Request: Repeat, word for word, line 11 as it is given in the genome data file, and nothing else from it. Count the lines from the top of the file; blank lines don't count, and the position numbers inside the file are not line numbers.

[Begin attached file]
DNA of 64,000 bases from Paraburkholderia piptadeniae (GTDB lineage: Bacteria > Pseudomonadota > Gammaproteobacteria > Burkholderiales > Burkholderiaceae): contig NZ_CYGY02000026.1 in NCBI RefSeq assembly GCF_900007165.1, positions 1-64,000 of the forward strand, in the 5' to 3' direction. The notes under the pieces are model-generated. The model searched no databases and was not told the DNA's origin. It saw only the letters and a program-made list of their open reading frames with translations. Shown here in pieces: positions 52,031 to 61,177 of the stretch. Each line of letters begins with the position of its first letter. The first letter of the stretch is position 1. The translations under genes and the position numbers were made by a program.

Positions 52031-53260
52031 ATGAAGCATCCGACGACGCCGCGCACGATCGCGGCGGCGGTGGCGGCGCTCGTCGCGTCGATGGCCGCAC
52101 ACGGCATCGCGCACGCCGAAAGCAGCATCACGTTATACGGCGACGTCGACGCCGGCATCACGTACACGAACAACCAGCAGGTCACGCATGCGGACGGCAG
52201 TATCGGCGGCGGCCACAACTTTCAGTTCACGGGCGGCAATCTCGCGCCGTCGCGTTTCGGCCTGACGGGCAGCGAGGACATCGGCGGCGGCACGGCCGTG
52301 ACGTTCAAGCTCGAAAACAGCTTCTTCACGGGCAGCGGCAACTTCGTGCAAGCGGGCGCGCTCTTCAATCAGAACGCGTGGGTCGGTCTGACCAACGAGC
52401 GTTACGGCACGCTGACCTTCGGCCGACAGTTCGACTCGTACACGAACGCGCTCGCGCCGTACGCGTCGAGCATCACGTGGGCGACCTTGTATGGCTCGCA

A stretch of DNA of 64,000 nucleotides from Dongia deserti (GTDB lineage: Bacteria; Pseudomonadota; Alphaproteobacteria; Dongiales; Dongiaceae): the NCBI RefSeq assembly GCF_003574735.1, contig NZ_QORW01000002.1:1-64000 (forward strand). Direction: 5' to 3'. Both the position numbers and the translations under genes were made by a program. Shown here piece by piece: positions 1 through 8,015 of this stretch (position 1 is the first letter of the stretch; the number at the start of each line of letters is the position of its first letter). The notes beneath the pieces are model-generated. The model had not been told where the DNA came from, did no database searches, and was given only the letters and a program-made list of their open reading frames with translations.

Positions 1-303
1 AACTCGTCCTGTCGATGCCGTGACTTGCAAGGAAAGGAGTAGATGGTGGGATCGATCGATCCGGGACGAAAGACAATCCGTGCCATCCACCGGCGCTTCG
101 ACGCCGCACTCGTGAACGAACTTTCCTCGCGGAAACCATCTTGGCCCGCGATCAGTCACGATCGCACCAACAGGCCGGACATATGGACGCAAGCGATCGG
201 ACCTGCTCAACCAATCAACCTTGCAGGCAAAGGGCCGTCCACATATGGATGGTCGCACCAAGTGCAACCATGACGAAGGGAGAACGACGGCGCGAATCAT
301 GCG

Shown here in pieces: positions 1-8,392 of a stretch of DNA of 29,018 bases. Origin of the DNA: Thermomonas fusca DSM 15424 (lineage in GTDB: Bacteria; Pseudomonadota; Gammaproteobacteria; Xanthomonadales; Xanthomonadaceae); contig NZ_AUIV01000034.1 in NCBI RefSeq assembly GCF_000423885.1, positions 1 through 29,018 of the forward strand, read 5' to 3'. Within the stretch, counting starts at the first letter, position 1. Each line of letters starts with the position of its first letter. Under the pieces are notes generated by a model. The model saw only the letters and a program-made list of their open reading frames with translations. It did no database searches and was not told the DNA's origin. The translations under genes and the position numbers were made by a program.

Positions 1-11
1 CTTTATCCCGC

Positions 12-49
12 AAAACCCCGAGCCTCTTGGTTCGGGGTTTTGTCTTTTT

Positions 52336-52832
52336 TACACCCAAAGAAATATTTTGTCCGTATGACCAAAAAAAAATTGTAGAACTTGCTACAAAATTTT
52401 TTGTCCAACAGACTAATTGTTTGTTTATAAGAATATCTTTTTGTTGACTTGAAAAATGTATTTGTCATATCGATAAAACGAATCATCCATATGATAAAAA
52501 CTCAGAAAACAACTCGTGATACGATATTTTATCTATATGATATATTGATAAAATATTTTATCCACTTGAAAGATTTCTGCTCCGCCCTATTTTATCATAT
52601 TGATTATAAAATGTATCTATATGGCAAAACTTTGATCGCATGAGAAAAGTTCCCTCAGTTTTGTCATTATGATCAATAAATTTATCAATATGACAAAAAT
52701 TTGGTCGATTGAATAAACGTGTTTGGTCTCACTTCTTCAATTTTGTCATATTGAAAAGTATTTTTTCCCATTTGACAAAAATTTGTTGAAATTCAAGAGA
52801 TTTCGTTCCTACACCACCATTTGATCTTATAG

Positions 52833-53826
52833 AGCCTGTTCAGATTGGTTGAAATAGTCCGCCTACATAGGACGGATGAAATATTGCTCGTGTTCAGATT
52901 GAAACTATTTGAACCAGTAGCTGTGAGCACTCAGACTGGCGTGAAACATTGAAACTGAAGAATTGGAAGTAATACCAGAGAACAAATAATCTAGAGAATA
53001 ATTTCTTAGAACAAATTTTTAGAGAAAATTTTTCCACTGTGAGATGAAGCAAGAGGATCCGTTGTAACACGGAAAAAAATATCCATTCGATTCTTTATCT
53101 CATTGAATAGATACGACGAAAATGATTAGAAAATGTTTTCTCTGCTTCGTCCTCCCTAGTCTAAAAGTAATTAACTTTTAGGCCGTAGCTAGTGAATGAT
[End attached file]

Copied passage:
101 ACGCCGCACTCGTGAACGAACTTTCCTCGCGGAAACCATCTTGGCCCGCGATCAGTCACGATCGCACCAACAGGCCGGACATATGGACGCAAGCGATCGG